Vegan fashion

A vegan lifestyle is not limited to the food we eat, but also the clothes we wear. You've probably heard of animal-friendly fashion and vegan clothing – but what does that mean?

For clothing to be classified as vegan, it is required that the clothing is made of materials completely without animal origin. This applies both to the fabric itself and to the chemicals used in manufacturing the fabric. A lot of animal substances are used in chemicals, which is something animal rights organization PETA checks before they can be approved.

Common non-vegan materials are leather, wool, down, and silk. Some also believe that synthetic materials, such as polyester, should be on the list because it contains microplastics that with time releases into the air and harms the animals' habitat.

How do I know if a garment is vegan?
Considering the above-mentioned animal substances in chemicals, it is not entirely easy to determine whether a garment is 100% animal-friendly or not. A good start is to check the material label. The contents of the garment are listed there and you should be able to determine fairly quickly whether the clothes contain non-vegan materials, such as leather, wool, and down. Another step might be to look for the PETA certification.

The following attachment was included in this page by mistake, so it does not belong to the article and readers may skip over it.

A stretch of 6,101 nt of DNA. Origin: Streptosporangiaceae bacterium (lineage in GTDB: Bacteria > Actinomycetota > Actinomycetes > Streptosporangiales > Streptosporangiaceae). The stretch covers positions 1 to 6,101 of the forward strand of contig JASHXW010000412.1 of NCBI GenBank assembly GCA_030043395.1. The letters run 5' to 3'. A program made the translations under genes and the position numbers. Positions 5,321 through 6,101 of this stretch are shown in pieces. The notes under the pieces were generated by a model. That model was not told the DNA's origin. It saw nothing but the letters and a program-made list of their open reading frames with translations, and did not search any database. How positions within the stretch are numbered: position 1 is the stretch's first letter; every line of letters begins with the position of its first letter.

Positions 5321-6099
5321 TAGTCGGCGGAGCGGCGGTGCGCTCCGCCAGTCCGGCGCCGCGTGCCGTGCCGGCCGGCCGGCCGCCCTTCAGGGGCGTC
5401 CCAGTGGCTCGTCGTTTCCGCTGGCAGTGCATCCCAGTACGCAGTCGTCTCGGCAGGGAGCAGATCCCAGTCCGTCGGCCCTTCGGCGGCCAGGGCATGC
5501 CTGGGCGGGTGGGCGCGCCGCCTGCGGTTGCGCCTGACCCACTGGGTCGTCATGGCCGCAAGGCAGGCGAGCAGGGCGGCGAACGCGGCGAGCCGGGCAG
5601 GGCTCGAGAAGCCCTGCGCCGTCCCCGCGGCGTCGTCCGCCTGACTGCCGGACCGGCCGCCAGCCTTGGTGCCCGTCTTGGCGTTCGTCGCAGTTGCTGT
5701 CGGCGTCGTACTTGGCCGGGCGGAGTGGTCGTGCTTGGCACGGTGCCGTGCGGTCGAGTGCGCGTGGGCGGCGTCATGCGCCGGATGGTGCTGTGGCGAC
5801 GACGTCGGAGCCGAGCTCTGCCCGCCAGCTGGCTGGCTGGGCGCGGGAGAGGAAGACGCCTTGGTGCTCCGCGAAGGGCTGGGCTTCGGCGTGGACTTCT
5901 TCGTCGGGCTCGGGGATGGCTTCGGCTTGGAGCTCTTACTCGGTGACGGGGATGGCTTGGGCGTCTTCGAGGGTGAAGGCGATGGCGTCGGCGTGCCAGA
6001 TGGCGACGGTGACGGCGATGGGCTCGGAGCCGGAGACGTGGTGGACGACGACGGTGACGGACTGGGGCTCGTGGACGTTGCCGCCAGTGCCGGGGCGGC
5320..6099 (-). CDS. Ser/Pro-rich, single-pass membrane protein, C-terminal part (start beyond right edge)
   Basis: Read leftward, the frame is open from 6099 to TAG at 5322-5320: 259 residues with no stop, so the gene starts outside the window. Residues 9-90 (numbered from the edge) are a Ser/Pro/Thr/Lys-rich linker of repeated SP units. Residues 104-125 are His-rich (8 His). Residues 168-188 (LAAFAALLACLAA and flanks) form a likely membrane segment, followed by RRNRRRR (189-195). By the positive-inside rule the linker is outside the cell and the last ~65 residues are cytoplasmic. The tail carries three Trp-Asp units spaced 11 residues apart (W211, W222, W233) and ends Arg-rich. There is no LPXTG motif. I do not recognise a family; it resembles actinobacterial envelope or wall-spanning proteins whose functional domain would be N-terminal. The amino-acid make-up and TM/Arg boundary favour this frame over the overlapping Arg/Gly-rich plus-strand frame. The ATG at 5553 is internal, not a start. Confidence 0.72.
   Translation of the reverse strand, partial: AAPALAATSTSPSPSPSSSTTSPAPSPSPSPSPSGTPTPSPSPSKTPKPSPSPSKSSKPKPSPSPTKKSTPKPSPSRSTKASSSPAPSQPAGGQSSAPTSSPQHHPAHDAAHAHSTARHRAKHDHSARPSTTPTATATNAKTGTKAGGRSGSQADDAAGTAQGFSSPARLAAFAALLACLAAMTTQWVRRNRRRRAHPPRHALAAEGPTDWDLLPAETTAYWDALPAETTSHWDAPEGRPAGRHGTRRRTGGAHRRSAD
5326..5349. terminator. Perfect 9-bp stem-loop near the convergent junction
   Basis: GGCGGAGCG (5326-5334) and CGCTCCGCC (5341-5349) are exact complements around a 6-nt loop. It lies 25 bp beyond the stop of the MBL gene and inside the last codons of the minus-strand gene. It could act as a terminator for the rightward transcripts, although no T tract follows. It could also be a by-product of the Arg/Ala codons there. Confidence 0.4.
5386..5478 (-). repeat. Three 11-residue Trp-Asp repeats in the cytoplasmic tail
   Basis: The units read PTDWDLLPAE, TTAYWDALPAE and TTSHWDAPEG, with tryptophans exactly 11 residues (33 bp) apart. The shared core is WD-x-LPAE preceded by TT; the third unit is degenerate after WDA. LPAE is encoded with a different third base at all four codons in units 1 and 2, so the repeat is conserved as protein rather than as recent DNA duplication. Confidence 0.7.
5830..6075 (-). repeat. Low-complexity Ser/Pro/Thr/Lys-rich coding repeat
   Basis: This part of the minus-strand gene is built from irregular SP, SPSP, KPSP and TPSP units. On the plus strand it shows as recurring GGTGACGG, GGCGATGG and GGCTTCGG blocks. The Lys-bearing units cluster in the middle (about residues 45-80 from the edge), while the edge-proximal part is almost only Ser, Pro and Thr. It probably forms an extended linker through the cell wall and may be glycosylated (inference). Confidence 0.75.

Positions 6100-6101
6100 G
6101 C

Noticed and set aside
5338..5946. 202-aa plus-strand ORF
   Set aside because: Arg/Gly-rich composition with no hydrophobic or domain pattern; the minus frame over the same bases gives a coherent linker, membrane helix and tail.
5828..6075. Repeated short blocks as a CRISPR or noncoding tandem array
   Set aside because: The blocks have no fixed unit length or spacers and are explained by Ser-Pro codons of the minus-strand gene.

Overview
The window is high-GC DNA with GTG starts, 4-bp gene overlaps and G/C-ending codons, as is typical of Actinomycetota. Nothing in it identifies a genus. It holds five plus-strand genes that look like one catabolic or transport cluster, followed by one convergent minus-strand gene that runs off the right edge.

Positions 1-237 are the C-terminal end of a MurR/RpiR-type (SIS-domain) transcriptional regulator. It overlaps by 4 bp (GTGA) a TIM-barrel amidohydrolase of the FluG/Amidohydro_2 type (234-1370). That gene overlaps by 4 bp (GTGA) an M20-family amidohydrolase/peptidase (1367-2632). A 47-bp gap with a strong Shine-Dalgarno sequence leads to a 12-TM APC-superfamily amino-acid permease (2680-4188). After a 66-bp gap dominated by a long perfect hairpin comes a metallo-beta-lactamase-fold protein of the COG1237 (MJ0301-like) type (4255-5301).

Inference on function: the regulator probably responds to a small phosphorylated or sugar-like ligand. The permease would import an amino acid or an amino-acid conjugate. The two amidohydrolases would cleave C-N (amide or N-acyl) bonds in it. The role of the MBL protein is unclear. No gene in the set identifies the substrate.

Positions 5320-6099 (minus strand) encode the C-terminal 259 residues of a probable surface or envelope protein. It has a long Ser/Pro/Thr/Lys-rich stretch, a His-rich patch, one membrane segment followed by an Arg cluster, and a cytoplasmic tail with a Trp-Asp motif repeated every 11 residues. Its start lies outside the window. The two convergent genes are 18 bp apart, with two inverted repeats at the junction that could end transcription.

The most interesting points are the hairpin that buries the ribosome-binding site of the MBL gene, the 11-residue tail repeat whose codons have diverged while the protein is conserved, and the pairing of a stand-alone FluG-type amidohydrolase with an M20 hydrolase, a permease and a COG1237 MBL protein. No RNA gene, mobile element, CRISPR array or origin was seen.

Look for PETA
The animal rights organization PETA, People for the Ethical Treatment of Animals, works for the rights of animals, above all in these four areas: in laboratories, in the food industry, in the clothing trade, and the entertainment industry. A piece of clothing with the PETA certification is a guarantee that the clothing is completely free of animal origin and that no animals have been harmed/exploited/participated in (for example via animal testing) any phase of the production. Buying PETA-certified clothing is thus an easy way to contribute to more animal-friendly consumption.

Recycled & artificial materials
There are many ways to create a more animal-friendly wardrobe (besides looking for the PETA symbol), including buying clothing made from recycled materials, such as recycled wool, or artificial materials, such as faux leather.

Buying clothes made from recycled wool means that the wool is made from fabric scraps from factories (pre-consumer) or old textiles (post-consumer). In this way, no virgin wool is used and no animals are harmed during the manufacturing process.

Theoretically speaking, synthetic leather mainly comes in two varieties; synthetic and vegan leather. In practice and from a factory perspective, these two are the same thing, provided no animal substances are used in the production. It is also worth remembering that many companies use the term 'vegan leather' to describe synthetic leather because it sounds better. It is a form of greenwashing.

In trying to distinguish these two somewhat, synthetic leather is often made of polyurethane - a plastic material whose manufacturing process requires large amounts of chemicals that are harmful to both people and nature. It is therefore not a good alternative from an environmental perspective. Vegan leather can be both made from polyurethane or natural and plant-based components such as fruit and plants (for example spills, residues, and leaves from different types of plantations). The latter is a better choice in terms of impact on animals and nature but is still relatively uncommon and expensive.